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BackgroundApproximately 1. 07 million people in Vietnam are infected with hepatitis C virus (HCV). To address this epidemic, the South East Asian Research Collaborative in Hepatitis (SEARCH) launched a 600-patient cohort study and two clinical trials, both investigating shortened treatment strategies for chronic HCV infection with direct-acting antiviral drugs. We conducted ethnographic research with a subset of trial participants and found that the majority were aware of HCV infection and its implications and were motivated to seek treatment. However, people who inject drugs (PWID), and other groups at risk for HCV were under-represented, although injecting drug use is associated with high rates of HCV.Material and MethodsWe designed a community-based participatory research (CBPR) study to engage in dialogues surrounding HCV and other community-prioritized health issues with underserved groups at risk for HCV in Ho Chi Minh City. The project consists of three phases: situation analysis, CBPR implementation, and dissemination. In this paper, we describe the results of the first phase (i.e., the situation analysis) in which we conducted desk research and organized stakeholder mapping meetings with representatives from local non-government and community-based organizations where we used participatory research methods to identify and analyze key stakeholders working with underserved populations.ResultsTwenty six institutions or groups working with the key underserved populations were identified. Insights about the challenges and dynamics of underserved communities were also gathered. Two working groups made up of representatives from the NGO and CBO level were formed.DiscussionUsing the information provided by local key stakeholders to shape the project has helped us to build solid relationships, give the groups a sense of ownership from the early stages, and made the project more context specific. These steps are not only important preliminary steps for participatory studies but also for other research that takes place within the communities.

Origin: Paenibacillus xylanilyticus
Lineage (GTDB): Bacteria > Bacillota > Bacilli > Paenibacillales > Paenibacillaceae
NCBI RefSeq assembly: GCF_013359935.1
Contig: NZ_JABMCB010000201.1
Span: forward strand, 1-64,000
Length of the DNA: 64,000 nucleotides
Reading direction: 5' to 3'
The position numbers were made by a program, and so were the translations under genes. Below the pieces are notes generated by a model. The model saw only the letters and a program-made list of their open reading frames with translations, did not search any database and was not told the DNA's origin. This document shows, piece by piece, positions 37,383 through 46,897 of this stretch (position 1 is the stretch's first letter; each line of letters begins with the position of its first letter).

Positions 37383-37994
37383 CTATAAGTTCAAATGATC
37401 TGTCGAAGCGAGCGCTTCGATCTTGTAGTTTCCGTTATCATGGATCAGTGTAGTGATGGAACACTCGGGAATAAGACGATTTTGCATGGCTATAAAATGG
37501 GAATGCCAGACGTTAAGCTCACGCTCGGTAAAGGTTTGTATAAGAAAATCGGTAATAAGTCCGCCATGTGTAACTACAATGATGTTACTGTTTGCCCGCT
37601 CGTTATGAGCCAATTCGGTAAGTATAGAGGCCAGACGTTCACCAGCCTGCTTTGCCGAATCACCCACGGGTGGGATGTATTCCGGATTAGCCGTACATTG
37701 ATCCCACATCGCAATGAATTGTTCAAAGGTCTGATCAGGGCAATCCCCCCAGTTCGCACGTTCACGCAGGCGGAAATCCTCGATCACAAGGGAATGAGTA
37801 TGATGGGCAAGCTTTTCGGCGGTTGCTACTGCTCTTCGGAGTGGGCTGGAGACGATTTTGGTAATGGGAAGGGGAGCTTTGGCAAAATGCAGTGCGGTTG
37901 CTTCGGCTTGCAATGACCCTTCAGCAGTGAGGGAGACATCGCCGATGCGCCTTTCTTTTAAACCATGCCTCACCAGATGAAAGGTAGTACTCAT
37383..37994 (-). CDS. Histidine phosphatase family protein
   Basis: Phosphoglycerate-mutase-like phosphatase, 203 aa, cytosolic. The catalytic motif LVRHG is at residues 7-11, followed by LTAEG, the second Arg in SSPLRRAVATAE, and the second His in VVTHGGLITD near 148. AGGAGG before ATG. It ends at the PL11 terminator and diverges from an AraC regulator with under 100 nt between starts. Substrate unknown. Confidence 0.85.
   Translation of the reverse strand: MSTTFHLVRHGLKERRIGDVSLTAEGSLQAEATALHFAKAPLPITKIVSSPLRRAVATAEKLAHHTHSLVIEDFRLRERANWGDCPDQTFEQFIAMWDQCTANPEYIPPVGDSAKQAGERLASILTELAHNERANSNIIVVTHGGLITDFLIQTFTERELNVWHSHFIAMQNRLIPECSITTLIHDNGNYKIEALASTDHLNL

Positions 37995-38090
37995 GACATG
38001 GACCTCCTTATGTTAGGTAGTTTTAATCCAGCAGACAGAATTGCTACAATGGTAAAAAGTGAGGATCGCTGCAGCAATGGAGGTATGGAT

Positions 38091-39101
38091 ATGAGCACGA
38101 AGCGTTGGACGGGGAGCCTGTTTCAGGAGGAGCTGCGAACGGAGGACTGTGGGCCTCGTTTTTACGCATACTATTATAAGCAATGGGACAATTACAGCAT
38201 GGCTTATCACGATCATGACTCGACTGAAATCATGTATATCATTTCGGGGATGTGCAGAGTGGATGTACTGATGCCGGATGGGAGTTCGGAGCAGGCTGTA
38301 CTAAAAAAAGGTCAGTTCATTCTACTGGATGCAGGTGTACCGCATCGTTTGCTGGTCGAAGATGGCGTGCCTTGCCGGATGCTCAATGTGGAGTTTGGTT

Original publication





Frontiers in Public Health


Frontiers Media SA

Publication Date